Q&A with Dr. Milad Eshaq - English alumnus and dermatologist
Dr. Milad Eshaq, CLAS ’09, did not follow a traditional academic path to his medical degree. Eshaq chose to study English during his undergraduate studies — a decision he has never regretted. After attending the Medical College of Wisconsin and completing a residency in dermatology at the University of Michigan Medical School, Eshaq is now serving as a faculty member for the Department of Dermatology at U-M.
Here, Eshaq reflects on how he came to study English and how it has benefited him as both a medical student and a physician.
Tell us about what you currently do.
I just finished my residency in dermatology in June 2017 at the University of Michigan Medical School and I’ve stayed on as a faculty member in the Department of Dermatology. In my last year of residency, I served as one of the chief residents, so I had administrative duties in addition to seeing patients. In my new faculty role, I’ll have a combination of teaching clinics with residents as well as my own clinics. In addition, I’ll have teaching, research, and administrative responsibilities.
Why did you decide to attend Wayne State University?
A combination of factors influenced my decision. I was interested in attending a large, public research university with diversity of thought and people. Additionally, I wanted to stay in Michigan for college. Wayne State also offered a generous scholarship package.
What made you decide to pursue a degree in English?
I first became truly interested in literature in my last year of high school because of an extraordinary English teacher. He taught me to read and interpret texts in a completely new way. Prior to this experience, I wasn’t really reading critically. Literature suddenly fascinated me. But I was also interested in science and had really started thinking about medicine as a career. When I first started college, I thought that the only route to medical school was a science degree, so I chose biology. However, as that first year went on and my interest in medicine solidified, the realization dawned on me that college would be my last opportunity to study literature in more depth. Conflicted, I asked around, and through some guidance, I learned that there was no requirement for a science degree to pursue medicine. Around the end of my first year, I switched to English. I’ve never regretted my decision.
Do you believe your undergraduate studies prepared you for pre-med classes?
I would say that they complemented each other. Through critical reading of literature and discussion, my English classes taught me to connect complex and sometimes disparate ideas in meaningful ways that are not readily part of a science curriculum. I found this helpful in my science classes in approaching multilayered concepts or processes. In turn, my science classes helped me to write and argue more precisely.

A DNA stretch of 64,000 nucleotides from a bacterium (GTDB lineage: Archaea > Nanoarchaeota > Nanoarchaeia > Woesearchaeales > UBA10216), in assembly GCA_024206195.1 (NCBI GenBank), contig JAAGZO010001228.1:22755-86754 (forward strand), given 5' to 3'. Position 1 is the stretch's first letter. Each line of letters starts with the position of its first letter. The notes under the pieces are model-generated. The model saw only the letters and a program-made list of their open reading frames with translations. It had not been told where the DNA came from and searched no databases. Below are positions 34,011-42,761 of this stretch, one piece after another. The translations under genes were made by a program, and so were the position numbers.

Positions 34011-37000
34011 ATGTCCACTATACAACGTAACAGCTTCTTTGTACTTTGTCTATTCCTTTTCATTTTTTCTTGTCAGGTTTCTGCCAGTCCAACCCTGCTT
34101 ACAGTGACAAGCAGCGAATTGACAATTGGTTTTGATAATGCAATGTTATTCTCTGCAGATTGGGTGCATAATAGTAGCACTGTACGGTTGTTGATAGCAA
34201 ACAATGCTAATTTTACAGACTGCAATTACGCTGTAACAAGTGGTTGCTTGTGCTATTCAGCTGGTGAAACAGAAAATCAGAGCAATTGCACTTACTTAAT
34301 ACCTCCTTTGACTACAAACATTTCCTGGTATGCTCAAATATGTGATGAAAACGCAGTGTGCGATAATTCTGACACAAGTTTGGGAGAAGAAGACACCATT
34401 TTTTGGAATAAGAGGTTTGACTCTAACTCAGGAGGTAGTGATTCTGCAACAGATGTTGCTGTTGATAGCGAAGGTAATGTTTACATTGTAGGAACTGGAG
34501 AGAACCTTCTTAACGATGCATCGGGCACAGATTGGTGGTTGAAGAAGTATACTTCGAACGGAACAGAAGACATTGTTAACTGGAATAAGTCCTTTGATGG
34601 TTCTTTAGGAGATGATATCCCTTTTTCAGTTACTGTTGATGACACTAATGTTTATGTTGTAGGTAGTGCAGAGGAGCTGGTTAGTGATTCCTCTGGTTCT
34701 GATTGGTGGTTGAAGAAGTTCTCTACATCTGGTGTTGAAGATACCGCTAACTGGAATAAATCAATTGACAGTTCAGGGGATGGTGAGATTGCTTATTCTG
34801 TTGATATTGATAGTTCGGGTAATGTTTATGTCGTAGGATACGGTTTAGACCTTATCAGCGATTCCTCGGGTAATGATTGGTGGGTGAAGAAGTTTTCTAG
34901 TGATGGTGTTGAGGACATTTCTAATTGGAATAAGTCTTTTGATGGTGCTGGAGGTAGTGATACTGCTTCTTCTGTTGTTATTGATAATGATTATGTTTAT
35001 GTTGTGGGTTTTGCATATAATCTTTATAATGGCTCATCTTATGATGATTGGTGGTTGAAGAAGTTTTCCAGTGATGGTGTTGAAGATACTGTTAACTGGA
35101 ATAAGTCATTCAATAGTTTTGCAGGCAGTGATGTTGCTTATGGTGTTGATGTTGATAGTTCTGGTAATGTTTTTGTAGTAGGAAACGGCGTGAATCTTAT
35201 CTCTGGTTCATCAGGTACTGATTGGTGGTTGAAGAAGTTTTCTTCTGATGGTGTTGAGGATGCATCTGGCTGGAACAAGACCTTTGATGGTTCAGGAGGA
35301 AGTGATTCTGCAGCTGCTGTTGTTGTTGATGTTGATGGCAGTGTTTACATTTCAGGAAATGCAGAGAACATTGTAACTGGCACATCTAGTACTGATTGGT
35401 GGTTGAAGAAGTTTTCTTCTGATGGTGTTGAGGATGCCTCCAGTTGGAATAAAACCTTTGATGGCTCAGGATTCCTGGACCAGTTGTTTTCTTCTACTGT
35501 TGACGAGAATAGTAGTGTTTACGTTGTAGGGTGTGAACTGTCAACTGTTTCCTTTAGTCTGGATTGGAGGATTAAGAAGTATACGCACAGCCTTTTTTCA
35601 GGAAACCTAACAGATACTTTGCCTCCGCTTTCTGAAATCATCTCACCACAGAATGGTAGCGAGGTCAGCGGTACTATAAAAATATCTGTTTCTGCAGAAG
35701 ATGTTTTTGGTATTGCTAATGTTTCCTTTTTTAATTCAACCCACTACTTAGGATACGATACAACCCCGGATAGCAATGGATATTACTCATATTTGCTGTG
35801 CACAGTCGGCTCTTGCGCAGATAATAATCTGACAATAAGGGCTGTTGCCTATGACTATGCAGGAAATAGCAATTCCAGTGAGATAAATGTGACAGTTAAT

There are a lot of students who believe that the only path to medical school is a biology or chemistry degree. What would you say to them?
This is absolutely false. Many of my current colleagues studied the humanities as undergraduates and are outstanding physicians today. Medicine is changing rapidly in so many directions and it is most certainly more than just a science. We need physicians who can communicate effectively (with patients, colleagues, administrators), build strong doctor-patient relationships through empathy and personalized guidance, and tailor treatment plans based on analysis of multiple sources and types of data. The humanities impart critical thinking tools that can serve as a solid foundation for successful physicians, especially those in leadership roles, which require excellent communication skills.
Do you have any additional advice for students considering a similar path?
Be certain this is the right decision for you. Take time off after your undergraduate years if you need to solidify your decision. It is increasingly common for students to take a break after undergraduate education to work or do research before attending medical school. Medical training is a long and costly venture with many layered stressors, so you owe it to your future self to have thought the process through carefully and with clarity. That being said, the work is absolutely rewarding (and oftentimes humbling) and I love the dynamic nature of my day-to-day responsibilities. Keep your experiences varied by exploring non-science coursework, engaging meaningfully with your community, and connecting with people in disparate disciplines and with discordant thoughts. And, importantly, find and keep a good mentor.